The None Dom status is a remnant from the Slave Trade. This ‘’tax efficient’’ vehicle was created by William Pit the Younger in 1799 specifically for the benefit of slave owners. Therefore given the recent outcry against such people as Edward Colston, who incidentally used his accumulated wealth for the benefit of the poor for their education and such, but who none the less has had his memory cancelled, then in the same light, isn’t it about time that the None Dom tax status was also removed from use and expunged from the historical memory.
Also will those who specialise in radicalising Britain’s past slavery issue now turn their focus towards the removal of this None Dom status which is currently in the news, especially due to the fact that black people are constantly raising the issue of Britain’s past involvement in slavery, an issue which they won’t let rest.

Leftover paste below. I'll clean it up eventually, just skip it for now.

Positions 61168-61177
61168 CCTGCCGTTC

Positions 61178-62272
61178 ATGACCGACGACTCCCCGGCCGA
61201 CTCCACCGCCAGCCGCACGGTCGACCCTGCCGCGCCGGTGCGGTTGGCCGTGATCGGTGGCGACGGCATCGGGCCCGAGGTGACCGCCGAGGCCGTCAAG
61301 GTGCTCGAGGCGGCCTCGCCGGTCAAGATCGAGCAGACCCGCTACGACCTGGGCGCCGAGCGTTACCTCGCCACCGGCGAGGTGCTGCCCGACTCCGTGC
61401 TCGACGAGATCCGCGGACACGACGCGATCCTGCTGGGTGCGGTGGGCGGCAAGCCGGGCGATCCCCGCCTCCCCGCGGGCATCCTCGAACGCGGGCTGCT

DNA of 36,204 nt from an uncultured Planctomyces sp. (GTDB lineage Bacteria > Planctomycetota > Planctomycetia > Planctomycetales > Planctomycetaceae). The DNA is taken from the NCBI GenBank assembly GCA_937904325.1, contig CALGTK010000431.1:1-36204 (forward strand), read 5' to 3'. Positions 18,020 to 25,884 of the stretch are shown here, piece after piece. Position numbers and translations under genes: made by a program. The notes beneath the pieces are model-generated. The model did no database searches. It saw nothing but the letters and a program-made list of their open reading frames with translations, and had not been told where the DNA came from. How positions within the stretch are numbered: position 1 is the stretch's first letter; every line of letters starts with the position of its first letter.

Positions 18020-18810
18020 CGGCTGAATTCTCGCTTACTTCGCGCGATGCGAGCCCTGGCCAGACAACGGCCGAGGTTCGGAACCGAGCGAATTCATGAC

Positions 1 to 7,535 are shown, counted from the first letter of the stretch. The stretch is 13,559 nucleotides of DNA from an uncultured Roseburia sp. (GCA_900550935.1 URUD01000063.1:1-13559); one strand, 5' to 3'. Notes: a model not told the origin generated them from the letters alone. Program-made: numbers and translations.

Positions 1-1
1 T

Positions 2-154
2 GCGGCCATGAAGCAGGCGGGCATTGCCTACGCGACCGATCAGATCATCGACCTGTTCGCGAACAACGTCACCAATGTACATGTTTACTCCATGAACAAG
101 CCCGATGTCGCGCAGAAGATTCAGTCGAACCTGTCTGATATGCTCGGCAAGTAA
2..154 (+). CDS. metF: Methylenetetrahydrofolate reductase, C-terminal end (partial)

It will therefore be interesting to see if they will now group together in order to protest to push for the removal of this repugnant historical relic which in contrast to Edward Colston’s philanthropic charity work deprives social services from the funds needed to help the present poor.
Also, if these protests should take place it would be equally interesting to observe the response of the Police this time around, whether they will just look on as an observer as they did during the criminal damage to public property when the statue of Edward Colston was toppled from its plinth and rolled into the harbour of the City of Bristol, or whether batons will be drawn.